This definition encompasses a number of dimensions that require elaboration. lists these dimensions and provides a basis for comparing and contrasting OD and OBM. These dimensions will be used later as a basis for evaluating possible areas of interaction and reciprocation among the two fields.
Within the OD approach to organizational change, support is required by the organization’s chief executive, and the client is typically one or more members of the top management group. Recent writings have emphasized the importance of active involvement and ongoing approval by this power structure in order for change to occur in an organization (Burke, 1982; French and Bell, 1990). In contrast, OBM efforts typically occur in response to somewhat more focused problems identified by line managers (Balcazar et al, 1989, p. 20).
Time Frame
Although there are certainly exceptions in each case, successful OD efforts typically are either ongoing or are framed in terms of one or more years (French and Bell, 1990; Huse and Cummings, 1989), while OBM interventions are frequently completed in less than a year (Balcazar et al., 1989).
TABLE 14.1. Comparison of OD and OBM As Technologies of Organizational Change
Dimension OD OBM
Client Top management Line managers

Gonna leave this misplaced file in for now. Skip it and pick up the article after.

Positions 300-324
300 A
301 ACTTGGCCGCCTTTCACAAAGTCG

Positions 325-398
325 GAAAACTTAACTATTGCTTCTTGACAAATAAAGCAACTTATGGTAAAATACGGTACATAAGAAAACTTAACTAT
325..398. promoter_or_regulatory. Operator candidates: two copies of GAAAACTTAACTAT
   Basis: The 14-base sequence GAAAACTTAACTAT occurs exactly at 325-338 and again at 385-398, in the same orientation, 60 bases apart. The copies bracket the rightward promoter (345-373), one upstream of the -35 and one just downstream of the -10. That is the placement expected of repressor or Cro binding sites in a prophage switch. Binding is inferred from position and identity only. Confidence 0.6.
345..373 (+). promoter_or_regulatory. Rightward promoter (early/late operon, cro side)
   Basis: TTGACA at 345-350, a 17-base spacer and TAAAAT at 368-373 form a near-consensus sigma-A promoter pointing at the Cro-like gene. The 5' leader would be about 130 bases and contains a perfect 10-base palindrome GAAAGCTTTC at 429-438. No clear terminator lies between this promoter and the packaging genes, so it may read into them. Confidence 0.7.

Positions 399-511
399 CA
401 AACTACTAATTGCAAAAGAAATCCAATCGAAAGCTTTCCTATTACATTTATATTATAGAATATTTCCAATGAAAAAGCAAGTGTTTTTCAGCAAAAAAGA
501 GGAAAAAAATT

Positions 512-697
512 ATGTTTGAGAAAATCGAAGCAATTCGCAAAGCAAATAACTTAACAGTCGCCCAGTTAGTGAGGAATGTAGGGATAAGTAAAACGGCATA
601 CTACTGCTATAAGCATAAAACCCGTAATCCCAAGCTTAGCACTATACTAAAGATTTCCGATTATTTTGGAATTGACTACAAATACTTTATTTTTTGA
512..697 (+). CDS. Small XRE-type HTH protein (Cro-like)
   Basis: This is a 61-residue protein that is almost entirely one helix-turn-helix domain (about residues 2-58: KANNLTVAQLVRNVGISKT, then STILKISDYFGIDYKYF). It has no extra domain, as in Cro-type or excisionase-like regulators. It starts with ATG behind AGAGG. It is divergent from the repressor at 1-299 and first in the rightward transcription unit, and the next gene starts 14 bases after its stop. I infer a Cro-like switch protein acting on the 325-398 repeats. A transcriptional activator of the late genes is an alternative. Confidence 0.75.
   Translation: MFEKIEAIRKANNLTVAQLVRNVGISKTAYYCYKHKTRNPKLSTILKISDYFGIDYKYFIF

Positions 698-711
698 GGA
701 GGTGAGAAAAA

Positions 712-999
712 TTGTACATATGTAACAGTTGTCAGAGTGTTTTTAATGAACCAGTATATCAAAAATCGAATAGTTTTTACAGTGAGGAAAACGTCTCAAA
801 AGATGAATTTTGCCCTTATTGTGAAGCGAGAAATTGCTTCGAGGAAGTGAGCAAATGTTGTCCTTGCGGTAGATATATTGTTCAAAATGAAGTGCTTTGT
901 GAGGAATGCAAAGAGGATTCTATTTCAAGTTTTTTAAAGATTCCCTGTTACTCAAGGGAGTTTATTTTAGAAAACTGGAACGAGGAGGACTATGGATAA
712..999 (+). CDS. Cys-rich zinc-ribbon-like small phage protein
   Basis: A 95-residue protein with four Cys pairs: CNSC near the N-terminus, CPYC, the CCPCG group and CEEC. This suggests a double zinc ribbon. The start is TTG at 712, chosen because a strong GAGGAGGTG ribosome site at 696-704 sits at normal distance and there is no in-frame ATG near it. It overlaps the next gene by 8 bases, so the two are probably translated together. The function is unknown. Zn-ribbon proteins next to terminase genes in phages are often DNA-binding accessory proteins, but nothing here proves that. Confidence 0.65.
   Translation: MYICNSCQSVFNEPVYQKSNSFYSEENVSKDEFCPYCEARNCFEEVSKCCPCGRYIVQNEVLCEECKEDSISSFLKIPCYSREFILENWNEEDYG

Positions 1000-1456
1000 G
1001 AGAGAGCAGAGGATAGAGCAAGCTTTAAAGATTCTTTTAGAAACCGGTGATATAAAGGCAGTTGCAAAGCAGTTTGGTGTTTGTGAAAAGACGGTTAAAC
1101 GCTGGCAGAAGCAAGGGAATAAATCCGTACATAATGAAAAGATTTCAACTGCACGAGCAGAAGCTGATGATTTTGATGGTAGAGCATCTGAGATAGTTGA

Time Frame Long-range/ongoing Limited/months
Change Goals Problem-solving/ “renewal processes” Frequency of targeted behavior(s)
Technology Base Applied behavioral science Behavior analysis
Unit of Analysis Groups/teams and intergroup culture Individual worker behavior
Intervention Strategy Collaborative diagnosis, action research, culture management Performance audit, single-subject design, contingency management
Change Agent Consultant-facilitator Behavioral consultant
Change Goals
OD interventions emphasize how an organization makes decisions, whether it typically involves a select few individuals or uses the resources of all its members. Closely related to organizational decision making is the notion of “renewal processes” (Argyris, 1970). It is not enough to enhance the effectiveness of an organization’s decisions. Within the OD perspec tive, ongoing realignment is required between the organization’s purpose and its direction in response to a constantly changing external environ ment. This process perspective is a hallmark of OD efforts, and intervention strategies such as process consultation (Schein, 1988) emphasize it. Environmental change is also a focus of OBM. Such change, however, is systematically arranged within the organization in order to change the frequency of carefully targeted and pinpointed behaviors (cf. Brown, 1982; Daniels, 1989).
Technology Base